About role hierarchy and when to use it
Large-scale WordPress projects are rarely straightforward when it comes to access management. They demand meticulous strategic planning and a well-organized system of access controls. The WordPress roles and capabilities system plays a pivotal role in this process. However, managing a multitude of custom roles independently can become increasingly challenging over time, leading to errors and eventually compromising access controls.
In this article, we explore a solution to this dilemma: establishing a clear role hierarchy where parent roles enforce specific access controls, and child roles inherit them. While WordPress core lacks the built-in capability to create role hierarchies, we can bridge this gap with the assistance of the AAM premium Complete Package add-on.
The Role Hierarchy Concept
The "Complete Package" add-on introduces the concept of a role hierarchy, allowing you to designate a parent role for any existing role. With this feature, access controls from the parent role automatically cascade down to the child roles, simplifying access management in large-scale WordPress projects.
Common Use Case
A typical scenario where the role hierarchy feature proves invaluable is when you need to define a group of roles with shared responsibilities but slightly varying access controls. Let's consider an example: managing a team of content editors divided by geographical regions. Editors from the United States should have access only to content relevant to the US, while their counterparts in the United Kingdom should handle content exclusive to the UK. To distinguish between these regions, each post is tagged with either
UK post tags.
Both roles, "US Editor" and "UK Editor," share the same capabilities, but they require different access controls for content management. Here, you can designate the "Editor" role as the parent role for these two custom roles, defining all the necessary access controls within the "Editor" role and fine-tuning access for each specific role separately.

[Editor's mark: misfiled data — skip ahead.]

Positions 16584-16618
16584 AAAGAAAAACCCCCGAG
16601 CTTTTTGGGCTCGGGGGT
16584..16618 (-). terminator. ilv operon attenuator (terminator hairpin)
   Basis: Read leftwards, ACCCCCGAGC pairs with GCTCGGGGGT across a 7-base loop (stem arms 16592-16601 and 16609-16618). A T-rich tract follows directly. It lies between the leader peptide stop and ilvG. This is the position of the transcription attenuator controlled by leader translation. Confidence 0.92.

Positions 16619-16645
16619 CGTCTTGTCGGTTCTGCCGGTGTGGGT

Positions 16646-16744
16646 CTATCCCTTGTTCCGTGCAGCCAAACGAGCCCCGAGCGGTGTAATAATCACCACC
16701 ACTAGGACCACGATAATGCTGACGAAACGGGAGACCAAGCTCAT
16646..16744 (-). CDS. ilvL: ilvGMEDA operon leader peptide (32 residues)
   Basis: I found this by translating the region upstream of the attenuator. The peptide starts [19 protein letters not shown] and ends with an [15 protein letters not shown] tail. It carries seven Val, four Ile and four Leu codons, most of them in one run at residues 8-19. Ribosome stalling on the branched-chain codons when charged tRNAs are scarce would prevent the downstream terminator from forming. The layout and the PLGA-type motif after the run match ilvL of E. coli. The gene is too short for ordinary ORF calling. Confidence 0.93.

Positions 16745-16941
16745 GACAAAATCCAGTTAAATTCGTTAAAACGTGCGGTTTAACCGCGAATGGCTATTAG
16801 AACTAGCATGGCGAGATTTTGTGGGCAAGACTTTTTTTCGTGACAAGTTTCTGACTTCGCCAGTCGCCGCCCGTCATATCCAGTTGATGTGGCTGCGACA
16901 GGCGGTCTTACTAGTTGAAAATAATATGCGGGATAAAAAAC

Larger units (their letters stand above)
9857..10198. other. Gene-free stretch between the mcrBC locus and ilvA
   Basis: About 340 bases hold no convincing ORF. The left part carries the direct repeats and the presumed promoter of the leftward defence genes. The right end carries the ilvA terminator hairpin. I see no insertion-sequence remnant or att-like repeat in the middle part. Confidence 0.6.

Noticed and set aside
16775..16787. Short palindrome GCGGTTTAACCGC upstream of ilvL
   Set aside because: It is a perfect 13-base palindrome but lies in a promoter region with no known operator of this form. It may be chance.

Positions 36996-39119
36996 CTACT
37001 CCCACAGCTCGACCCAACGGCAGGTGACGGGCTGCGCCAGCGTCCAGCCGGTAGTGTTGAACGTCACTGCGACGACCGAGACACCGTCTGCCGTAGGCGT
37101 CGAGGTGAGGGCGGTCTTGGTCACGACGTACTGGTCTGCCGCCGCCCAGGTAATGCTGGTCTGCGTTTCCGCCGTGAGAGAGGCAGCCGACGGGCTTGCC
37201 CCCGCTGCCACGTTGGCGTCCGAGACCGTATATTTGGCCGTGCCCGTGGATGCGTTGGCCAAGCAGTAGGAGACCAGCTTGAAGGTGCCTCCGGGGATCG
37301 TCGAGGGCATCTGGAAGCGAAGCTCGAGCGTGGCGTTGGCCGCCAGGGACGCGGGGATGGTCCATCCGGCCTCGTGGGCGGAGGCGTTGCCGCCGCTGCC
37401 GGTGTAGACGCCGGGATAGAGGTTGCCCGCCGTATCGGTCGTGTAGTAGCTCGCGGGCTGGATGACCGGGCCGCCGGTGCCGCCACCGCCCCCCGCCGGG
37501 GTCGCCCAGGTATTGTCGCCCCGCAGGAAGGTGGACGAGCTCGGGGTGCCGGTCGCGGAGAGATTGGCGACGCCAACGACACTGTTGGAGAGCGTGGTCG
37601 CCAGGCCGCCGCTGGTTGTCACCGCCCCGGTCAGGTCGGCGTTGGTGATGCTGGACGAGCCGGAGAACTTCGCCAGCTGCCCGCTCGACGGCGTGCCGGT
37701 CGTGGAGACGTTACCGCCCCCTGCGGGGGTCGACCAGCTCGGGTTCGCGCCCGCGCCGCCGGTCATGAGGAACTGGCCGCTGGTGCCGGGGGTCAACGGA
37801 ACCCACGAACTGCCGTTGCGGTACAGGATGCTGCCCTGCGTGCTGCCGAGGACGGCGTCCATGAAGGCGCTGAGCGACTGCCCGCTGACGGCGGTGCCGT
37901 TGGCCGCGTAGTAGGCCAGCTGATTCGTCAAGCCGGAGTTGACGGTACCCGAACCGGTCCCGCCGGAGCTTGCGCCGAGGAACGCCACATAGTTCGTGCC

To implement this role hierarchy system, follow these steps:
Configure the Editor Role. Begin by managing the "Editor" role and set default access controls for the "Posts" post type. You can restrict access to actions like EDIT, PUBLISH, or DELETE for all posts.
Create Custom Roles. Create the custom roles "US Editor" and "UK Editor" while inheriting capabilities from the "Editor" role. Make sure to designate the "Editor" role as the parent role.
Override Access Controls. Navigate to the "Posts & Terms" tab and override the inherited access controls for the
UStag by allowing actions like EDIT, PUBLISH, and DELETE for this specific tag. Repeat this step for the "UK Editor" role, customizing access controls for the
Benefits of the Role Hierarchy
By implementing this role hierarchy system, you streamline access control management in your large-scale WordPress project. If future adjustments are needed for both UK and US editors, you can make those changes once at the "Editor" role level, ensuring consistent access controls across the board.
In large-scale WordPress projects, maintaining access controls for numerous custom roles can be daunting. However, by implementing a role hierarchy with the "Complete Package" add-on from AAM premium, you can simplify access management, reduce errors, and ensure a more robust security posture. This approach not only saves time but also enhances the efficiency and reliability of your WordPress project's access control system.